- Tree nuts (such as walnuts, pecans, cashews and pistachios)
- Shellfish (shrimp, lobster, etc.)
- Fish (tuna, salmon, cod)
Insect stings, certain medications and latex can also trigger anaphylaxis, as can rigorous exercise. To help protect your child, avoid the food or substance that triggers anaphylaxis. Also, have your child wear a medic alert bracelet at all times.
Epinephrine can save your child’s life if they develop anaphylaxis. Keep an epinephrine injector with your child at all times and make sure that family members, teachers and friends know how to use it. When your child is old enough, teach them how to use it too.
Certain foods can pose a choking hazard. More than 12,000 children are hospitalized every year after choking on food, and every five days, a child chokes to death in the United States, according to the New York State Department of Health.
Round and hard foods are especially risky. While cutting foods into half-inch or smaller bites can help cut down on choking hazards, it’s best to avoid feeding the following foods to children under the age of 4 or 5.
Avoid feeding the following foods to children under the age of 4 or 5:
- Hot dogs
- Nuts and seeds
- Large chunks of meat or cheese
- Whole grapes
- Raisins and cranberries
- Globs of peanut butter
- Raw vegetables
- Hard candies, gumballs and chewing gum
Supervise your child closely during meals. Make sure he or she stays seated and discourage talking, laughing or playing while eating or drinking.
Toys can also pose a choking hazard for infants and young children. Children under the age of 3 are at a particularly high risk because their airways are smaller and they are more likely to put objects in their mouth.
Marbles, latex balloons and balls smaller than 1.75 inches in diameter are common choking hazards. Toys with small removable or breakable parts can also pose a risk. Fidget spinners, for instance, can break apart, and children may choke on the small components.
Be vigilant when you shop for toys and pay attention to warnings and labels that provide age recommendations. These age recommendations are based on safety concerns, and toys that are too advanced can be hazardous to young children.
- Avoid buying toys that look like real weapons. Children who are accustomed to playing with toy guns and knives might mistake a real weapon for a toy.
- Discard all packaging and packing materials after opening a toy. Plastic wrapping can pose suffocation dangers.
- Only purchase toys made from flame-resistant materials.
- Avoid toys that make loud noises and may damage your child’s hearing.
- Avoid buying toys with loose strings, straps or long cords for children under the age of 8.
- Avoid toys with sharp edges and points.
- Avoid toys without clear instructions.
It’s wise to buy toys only from reputable stores or websites. And be aware that cheaper toys aren’t always safe. In 2018, lab tests conducted by the consumer interest group U.S. PIRG found asbestos, a toxic mineral that causes cancer, in Playskool crayons sold at Dollar Tree.
It’s also a good idea to keep abreast of recalled toys. You can peruse Consumer Product Safety Commission’s recall list the online or search by specific toy name or manufacturer for more information.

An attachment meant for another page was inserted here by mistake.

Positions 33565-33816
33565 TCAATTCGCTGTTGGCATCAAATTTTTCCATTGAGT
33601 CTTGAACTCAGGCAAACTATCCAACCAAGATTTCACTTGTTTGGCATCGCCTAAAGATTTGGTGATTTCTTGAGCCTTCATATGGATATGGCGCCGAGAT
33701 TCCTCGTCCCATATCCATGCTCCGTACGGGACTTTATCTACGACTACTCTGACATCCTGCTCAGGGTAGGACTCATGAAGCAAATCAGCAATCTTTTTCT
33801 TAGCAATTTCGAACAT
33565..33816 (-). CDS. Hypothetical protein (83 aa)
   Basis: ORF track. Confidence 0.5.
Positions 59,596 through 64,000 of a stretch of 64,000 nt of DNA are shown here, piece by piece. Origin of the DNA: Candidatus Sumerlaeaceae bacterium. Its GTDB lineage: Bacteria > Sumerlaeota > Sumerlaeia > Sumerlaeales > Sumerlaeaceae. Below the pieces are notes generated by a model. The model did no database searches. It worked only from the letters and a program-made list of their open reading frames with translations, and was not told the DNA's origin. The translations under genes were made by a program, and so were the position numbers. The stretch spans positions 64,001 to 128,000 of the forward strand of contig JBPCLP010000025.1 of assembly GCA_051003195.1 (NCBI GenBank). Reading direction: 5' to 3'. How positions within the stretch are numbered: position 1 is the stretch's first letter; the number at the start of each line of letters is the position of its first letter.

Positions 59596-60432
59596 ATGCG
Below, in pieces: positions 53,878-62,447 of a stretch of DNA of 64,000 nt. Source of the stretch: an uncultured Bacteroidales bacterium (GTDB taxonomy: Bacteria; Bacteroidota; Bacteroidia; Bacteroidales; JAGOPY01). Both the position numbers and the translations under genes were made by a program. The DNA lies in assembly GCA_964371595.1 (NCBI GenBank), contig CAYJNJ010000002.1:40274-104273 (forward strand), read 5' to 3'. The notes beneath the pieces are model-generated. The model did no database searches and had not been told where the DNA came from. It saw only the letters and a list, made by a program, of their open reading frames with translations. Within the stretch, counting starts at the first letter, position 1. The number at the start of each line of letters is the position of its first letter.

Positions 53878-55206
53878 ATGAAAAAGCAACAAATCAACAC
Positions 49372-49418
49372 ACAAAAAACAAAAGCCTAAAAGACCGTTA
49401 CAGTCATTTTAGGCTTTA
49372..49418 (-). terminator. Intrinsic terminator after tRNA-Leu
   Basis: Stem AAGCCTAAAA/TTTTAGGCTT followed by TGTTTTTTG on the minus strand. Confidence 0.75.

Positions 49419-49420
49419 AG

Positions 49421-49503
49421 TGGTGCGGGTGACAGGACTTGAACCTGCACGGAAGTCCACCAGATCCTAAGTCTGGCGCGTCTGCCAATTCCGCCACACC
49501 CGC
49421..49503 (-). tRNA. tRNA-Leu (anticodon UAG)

An average of 11 children die every week in a motor vehicle accident , and in most cases, the deaths are preventable.
A 2017 study in the Journal of Pediatrics found that most children who die in car accidents were not wearing seatbelts or were improperly restrained. Fortunately, you can keep your child safe by choosing and using the correct car seat or booster seat for your child.
The National Highway Traffic Safety Administration offers an online guide to car seats and booster seats. It describes the various types of car seats, helps you select a car seat based upon your child’s age and size, and explains how to correctly install a car seat.
The CDC offers the following car seat and booster seat advice:
- Children should remain in rear-facing car seats from birth until ages 2 to 4, or until they’ve reached the seat’s maximum height and weight limit.
- Children should remain in forward-facing car seats at least until age 5, or until they’ve reached the seat’s maximum height and weight limit.
- After outgrowing their forward-facing car seat, children should use a booster seat. They should continue using the booster seat until they are 4 feet 9 inches tall, which usually happens between the ages of 9 to 12.
- Children can transition to using a seat belt without a booster seat once the seat belt fits properly without the booster seat.
Airbags can kill a young child. Infants should never be placed in the front seat of any vehicle that has a passenger side airbag — and all children younger than 13 should ride in the back seat.
Here are a few other reminders about car safety:
- Secure your child every time you get into the car, no matter how short the trip.
- Never place a rear-facing car seat in front of a passenger side air bag.
- The safest spot in the car for a child is in the middle of the back seat.
- Never leave your child alone in a vehicle.
- Keep vehicles and trunks locked and never let your child play alone in the car.
- Always walk behind your car prior to backing out of your driveway because you may not see a child in your rearview mirror.
- Always buckle up yourself and set a good example for your child.
There’s a good reason school zones have a 20 mph speed limit. Research shows that children are unable to properly judge the speed and distance of an approaching vehicle that’s going faster than 20 mph until they’re about 10 years old.
That said, teens have a much higher death rate and account for half of all child pedestrian deaths.
The best ways to protect your child from being hit by a car is to teach them at a young age how to properly cross a street. This includes teaching them to look to the left, right and left again before crossing the street and teaching them only to cross at street corners and, when possible, using crosswalks and traffic signals.
No child under the age of 10 should cross the street alone. Likewise, you should not let your children play in the street.
It’s also important to remind children and teens to put away their phones, headphones and other devices when crossing the street. Reinforce that message by setting a good example and putting your own phone away when crossing streets or walking through parking lots.
Sports and Recreation